International Relocation of Children – Where will they live?

The child in this case (we will call him Ivan) was born in the Ukraine in 2009.  His mother had been born there and his father was born in Australia.  Ivan held Ukrainian and Australian citizenship.  The parties separated in the Ukraine in late 2015 or early 2016. 

In September 2016, when Ivan was aged seven and living with his father in the Ukraine, the father bought him to Australia and he was living with the father in Australia when the case went to Court in Sydney in 2018.

In December 2017, 15 months after Ivan arrived in Australia, the NSW Department of Family and Community Services filed an application in the Family Court, seeking, on behalf of the mother, the return of Ivan to the Ukraine.  Ivan had not been living with his mother in the Ukraine at the time that the father removed him to Australia.  The mother became aware of that about a month later, in October 2016.  However, it was not until September 2017, that she applied to the relevant Ukrainian authority for the return of Ivan.  There was no explanation for the delay. 

The relevant law is contained in the Australian Family Law (Child Abduction and Convention) and Regulations 1985 which provide that, where an order for the return of a child to the country where they had been living is applied for more than 12 months after the child’s removal, the Court must order the return of the child if, as the Regulations say, “The Court is satisfied that the (father) has not established that the child has settled into (their) new environment.”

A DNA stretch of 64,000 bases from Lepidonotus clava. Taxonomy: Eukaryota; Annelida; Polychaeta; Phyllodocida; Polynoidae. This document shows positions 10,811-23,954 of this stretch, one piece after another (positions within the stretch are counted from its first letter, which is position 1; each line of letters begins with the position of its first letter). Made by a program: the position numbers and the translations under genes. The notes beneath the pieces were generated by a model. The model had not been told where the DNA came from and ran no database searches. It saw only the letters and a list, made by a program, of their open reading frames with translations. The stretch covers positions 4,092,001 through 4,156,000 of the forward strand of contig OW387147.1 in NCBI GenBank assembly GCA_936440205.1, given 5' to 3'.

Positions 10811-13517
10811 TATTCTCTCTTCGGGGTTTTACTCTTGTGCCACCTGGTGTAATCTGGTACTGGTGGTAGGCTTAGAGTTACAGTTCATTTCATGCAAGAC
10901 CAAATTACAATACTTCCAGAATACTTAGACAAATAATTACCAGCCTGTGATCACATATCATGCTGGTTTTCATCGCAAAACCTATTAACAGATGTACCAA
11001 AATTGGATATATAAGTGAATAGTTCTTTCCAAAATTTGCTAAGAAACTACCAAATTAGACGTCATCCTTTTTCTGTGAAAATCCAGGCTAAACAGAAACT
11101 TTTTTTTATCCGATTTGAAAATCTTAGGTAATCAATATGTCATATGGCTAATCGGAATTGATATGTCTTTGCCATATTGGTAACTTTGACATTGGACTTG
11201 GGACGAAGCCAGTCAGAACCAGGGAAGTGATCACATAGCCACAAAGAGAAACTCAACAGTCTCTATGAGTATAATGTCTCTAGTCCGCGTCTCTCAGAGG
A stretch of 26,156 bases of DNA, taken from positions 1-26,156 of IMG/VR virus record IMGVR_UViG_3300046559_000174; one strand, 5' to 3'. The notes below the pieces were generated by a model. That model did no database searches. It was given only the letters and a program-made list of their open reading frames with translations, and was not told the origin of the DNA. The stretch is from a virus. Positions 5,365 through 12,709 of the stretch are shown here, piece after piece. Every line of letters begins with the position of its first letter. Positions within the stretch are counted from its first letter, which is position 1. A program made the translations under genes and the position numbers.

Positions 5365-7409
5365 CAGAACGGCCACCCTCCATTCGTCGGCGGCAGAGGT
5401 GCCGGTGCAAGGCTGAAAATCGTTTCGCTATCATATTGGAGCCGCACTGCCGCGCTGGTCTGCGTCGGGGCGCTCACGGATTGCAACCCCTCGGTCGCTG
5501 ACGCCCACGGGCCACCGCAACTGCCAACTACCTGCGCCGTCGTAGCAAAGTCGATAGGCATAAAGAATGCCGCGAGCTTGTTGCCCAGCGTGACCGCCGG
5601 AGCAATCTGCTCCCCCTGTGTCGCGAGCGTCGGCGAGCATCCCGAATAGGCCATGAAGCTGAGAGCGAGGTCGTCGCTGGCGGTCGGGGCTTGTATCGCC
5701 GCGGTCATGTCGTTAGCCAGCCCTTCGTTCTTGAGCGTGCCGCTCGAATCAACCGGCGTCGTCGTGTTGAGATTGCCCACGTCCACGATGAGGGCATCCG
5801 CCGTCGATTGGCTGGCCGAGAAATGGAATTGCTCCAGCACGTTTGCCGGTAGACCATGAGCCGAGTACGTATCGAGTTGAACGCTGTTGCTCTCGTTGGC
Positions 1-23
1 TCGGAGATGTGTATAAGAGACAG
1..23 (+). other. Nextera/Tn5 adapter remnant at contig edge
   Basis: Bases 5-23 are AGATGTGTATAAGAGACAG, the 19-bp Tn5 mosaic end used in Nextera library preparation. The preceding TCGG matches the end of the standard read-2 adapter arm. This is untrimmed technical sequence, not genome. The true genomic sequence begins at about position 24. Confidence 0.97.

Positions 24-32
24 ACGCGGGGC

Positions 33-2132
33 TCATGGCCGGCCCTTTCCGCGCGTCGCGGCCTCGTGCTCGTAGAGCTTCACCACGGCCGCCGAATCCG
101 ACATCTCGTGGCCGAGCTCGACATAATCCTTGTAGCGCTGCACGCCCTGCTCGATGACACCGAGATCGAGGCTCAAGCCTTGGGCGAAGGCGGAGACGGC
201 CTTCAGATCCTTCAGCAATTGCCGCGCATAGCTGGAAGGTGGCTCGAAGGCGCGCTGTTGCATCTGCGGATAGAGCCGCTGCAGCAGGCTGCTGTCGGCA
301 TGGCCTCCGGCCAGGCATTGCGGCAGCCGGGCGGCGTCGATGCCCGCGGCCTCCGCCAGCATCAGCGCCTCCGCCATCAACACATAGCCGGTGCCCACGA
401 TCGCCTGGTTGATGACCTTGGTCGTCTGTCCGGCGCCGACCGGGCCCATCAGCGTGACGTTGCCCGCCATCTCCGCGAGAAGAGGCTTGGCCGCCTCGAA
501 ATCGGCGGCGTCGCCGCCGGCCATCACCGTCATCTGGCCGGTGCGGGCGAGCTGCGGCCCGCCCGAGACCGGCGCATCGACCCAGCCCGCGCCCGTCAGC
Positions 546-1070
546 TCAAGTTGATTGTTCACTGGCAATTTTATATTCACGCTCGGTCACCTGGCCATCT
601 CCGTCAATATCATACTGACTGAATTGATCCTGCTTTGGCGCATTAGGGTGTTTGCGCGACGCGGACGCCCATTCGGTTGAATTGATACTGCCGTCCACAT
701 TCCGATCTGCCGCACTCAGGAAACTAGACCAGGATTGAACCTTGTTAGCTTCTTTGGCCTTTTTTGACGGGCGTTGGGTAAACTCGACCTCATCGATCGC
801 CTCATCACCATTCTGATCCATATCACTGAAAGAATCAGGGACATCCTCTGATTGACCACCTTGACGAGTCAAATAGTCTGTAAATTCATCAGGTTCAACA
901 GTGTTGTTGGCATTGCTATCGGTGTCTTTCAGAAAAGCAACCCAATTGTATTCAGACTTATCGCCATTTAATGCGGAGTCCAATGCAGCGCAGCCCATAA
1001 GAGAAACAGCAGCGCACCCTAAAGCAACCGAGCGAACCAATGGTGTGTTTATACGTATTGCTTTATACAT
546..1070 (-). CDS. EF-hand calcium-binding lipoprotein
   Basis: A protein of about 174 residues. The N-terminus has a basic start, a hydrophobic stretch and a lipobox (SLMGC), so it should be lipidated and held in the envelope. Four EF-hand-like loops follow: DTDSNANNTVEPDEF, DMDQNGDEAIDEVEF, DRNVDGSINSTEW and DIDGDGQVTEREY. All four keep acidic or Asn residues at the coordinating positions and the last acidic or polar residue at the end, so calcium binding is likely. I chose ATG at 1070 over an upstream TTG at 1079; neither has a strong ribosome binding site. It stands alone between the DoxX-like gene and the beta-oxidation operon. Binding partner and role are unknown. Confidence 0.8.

So, had Ivan “settled into (his) new environment”?  The evidence was that he has started school in Australia in February 2017, and was excelling.  The father had a large extended family, spread across Sydney.  Ivan associated with his cousins and he had made friends at his school.

The Judge said that, if Ivan was found to have settled into his new environment, the Court had no discretion to consider ordering that he be returned to the Ukraine.  The NSW Department appealed, the appeal was dismissed and Ivan stayed in Australia. 

The situation would have been very different if the mother had applied, through the Ukrainian authorities to have Ivan returned, less than 12 months after he was taken to Australia.  In that case, a different Regulation would have applied and the question would have been whether Ivan had been wrongfully removed, having regard to such matters as his habitual residence, which was in the Ukraine. 

Richard Tonkin